Loch Ness and Too Much Whisky

September 27, 2012 - 1:17 am No Comments

Checked out of Moorag’s Lodge and headed straight for Loch Ness.

Jeff Finds the Loch Ness Monster

The geology of the Highlands is interesting. If you look at a map, it looks like there is a diagonal cut through Scotland. Along this cut lies the Great Glen Fault. If you go back 400 million years or so, the land north of the fault was once part of Canada. Sitting right on this fault line is the long and skinny Loch Ness.

We stopped at the foot of Loch Ness for some scenic photos and a few group shots. I stuck my hand in, and yup, it’s cold. Staring into the black waters of Loch Ness, Jerry said, “The blacker the water, the sweeter the monster.” Good one, Jerry.

A-Team at Loch Ness

A couple of more stops for photos with giant plastic monsters.


A-Team & Nessie

There really wasn’t a whole lot to the Loch Ness experience. Somehow, I was expecting more. A monster, maybe? Big displays showing all the research they’ve done to try and track down Nessie? A scary boat ride over the black water?

Back on the bus, we listened to Andy’s thoughts on the Loch Ness monster myth.

We made an unexpected stop on the River Moriston for a quick hike down to the water. Surprisingly impressive views of the rapids. Andy mentioned that Scottish author J.M. Barrie’s summer home was in the area, though I’m not sure we actually saw it.

Invermoriston Falls

River Moriston from the Summer House

Highland Cow

A quick stop at ruined Urquhart Castle.

Urquhart Castle

After the catsle, we headed further north and drove through Inverness. A bit of a geography and math nerd, I marveled at the fact that Inverness was the furthest north I have ever been. In 2010, Doug and I were in Ushuaia on the southern tip of Argentina, but a look at the numbers and some quick math reveals that Inverness is about 185 miles closer to the north pole than Ushuaia is to the south pole.

  • Inverness: 57.47° N, 3972 miles from the north pole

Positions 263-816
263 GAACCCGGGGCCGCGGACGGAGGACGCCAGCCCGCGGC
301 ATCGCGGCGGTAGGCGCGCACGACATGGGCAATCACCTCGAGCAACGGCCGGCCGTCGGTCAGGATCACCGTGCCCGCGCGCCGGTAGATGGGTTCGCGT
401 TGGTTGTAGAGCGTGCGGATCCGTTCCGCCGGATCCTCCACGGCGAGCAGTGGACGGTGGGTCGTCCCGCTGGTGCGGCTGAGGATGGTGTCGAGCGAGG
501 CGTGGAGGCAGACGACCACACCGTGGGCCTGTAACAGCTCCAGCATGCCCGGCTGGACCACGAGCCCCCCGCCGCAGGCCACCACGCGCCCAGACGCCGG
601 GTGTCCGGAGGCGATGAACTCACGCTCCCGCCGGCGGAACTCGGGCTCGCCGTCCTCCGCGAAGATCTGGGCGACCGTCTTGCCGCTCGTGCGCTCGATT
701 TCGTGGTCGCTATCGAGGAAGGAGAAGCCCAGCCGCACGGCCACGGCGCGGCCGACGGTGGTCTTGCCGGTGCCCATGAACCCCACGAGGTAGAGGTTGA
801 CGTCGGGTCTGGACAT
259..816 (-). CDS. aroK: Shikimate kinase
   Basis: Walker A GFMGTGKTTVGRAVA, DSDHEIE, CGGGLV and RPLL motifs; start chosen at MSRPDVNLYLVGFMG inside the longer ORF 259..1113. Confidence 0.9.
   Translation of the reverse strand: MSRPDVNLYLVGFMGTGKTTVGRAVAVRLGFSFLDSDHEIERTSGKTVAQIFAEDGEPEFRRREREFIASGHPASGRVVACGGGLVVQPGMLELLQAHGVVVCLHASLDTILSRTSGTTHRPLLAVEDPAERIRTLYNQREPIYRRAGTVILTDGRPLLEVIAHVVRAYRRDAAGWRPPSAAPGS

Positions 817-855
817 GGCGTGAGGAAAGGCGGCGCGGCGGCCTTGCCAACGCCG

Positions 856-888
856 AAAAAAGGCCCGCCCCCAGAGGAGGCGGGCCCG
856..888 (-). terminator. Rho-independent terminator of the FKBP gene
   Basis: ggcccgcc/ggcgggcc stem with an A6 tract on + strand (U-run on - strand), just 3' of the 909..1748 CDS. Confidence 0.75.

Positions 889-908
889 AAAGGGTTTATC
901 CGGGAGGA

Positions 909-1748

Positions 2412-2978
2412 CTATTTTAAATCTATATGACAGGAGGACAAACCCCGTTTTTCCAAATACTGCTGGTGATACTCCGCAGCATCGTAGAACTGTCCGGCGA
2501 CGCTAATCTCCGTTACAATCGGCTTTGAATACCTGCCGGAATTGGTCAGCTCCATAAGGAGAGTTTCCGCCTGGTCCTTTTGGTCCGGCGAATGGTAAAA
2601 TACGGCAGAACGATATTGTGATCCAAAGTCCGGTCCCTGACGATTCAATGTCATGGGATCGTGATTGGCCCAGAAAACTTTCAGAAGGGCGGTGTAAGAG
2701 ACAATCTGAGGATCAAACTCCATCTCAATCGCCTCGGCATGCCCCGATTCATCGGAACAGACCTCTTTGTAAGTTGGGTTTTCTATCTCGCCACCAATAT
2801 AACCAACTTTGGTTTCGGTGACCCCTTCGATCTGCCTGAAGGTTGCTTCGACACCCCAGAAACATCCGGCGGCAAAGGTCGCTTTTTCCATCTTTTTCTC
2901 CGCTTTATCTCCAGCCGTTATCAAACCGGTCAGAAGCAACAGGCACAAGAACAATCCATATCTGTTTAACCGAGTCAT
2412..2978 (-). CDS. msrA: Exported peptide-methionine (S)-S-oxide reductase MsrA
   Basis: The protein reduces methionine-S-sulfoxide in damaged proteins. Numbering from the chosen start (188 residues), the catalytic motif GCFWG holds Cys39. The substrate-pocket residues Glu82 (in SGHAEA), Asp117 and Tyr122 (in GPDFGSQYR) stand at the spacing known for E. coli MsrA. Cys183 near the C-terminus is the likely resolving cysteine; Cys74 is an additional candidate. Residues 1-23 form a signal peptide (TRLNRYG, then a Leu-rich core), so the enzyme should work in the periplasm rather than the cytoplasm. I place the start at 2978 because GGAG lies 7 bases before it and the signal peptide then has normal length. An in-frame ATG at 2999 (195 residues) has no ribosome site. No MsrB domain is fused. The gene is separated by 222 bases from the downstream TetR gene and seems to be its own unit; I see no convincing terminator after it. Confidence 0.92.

• Ushuaia: 54.80° S, 3787 miles from the south pole

From Inverness, we turned south and began the journey back to Edinburgh. We stopped at the Culloden Battlefield, where Scottish Jacobites seeking to overthrow the English monarchy fought the English in 1746. Thousands were killed. The English won the battle and maintained their legal union with Scotland, a union which continues to the present day. Alas, on this day, the battlefield was fogged over. Colored flags marking the soldier’s positions were just barely visible. The Aussie ladies, who had read about the Battle of Culloden in their romance novels, were particularly disappointed.

Culloden Battlefield

After days of wet and gray dreariness, blue sky and blazing sun finally came out as we headed south. It’s amazing how different the Scotland looks when bathed in warm sunlight.

Our last stop on the way back to Edinburgh was Blair Atholl Distillery, where Bell’s blended whisky (spelled without an “e” around here) is produced.

Blair Athol Distillery

Our group went inside for a tour and tasting. The explanation of the distillation process was interesting, and the smell of soaking, fermented barley was rich and satisfying, but when it came to the tasting, I could barely get it down. The sip I took seared through my mouth and throat like concentrated rubbing alcohol. How can anyone drink the stuff?

Thinking I might acquire the taste after a few more sips, I finished my shot, diluting it with some water to make it more palatable. Then, Muttley (who eats candy and smokes a lot but for some reason doesn’t drink) gave me her shot. After finishing it, I decided that I had not acquired the taste and that whisky was not for me.

Tasting Room at Blair Athol Distillery

Blair Athol Single Malt Scotch Whisky

Heading back to Edinburgh, a few of the guys asked Andy about stopping at world-famous St. Andrews golf course, the place where golf is thought to have been first played in the early 1400s. Andy said that conditions were too muddy and it wouldn’t be worth stopping, but was he just saying that to avoid a slight detour?

We crossed the awesomely named Firth of Forth, giving us a nice view of the Forth Rail Bridge, the world’s first major steel cantilever bridge, completed in 1890. Andy made no mention of it, but it was quite the engineering marvel of its time and looks impressive even today.

Forth Rail Bridge

At last, we were back in Edinburgh. Our HAGGiS tour was over. As Andy said his goodbyes, without any prompting from us, he whipped out a B.A. Baracas “A-Team” reference out of nowhere. The four of us erupted. We collected our things, said goodbye to our group, got awkward hugs from Van Helsing, and thanked Andy for a great three days.

A-Team & Andy

Bags in tow, we set off to the Edinburgh apartment that Conrad had booked through airbnb.com. We stopped at a pub to use their wifi and get our bearings and then got to the apartment. Conrad did us well. After days in cramped hostels, this place was quite luxurious.

Conrad broke out his souvenir whisky, and we all had some. We changed clothes and grabbed a quick dinner at one of the local hostels, where I had two rum and cokes. Then the guys wanted to hit some of the local bars.


Two shots of whisky, a cider at the pub, two more shots of whisky, and two rum and cokes, all BEFORE going out drinking for the night. I don’t know how the other guys kept going, but I couldn’t hang. I’m completely thrashed, and I need sleep.

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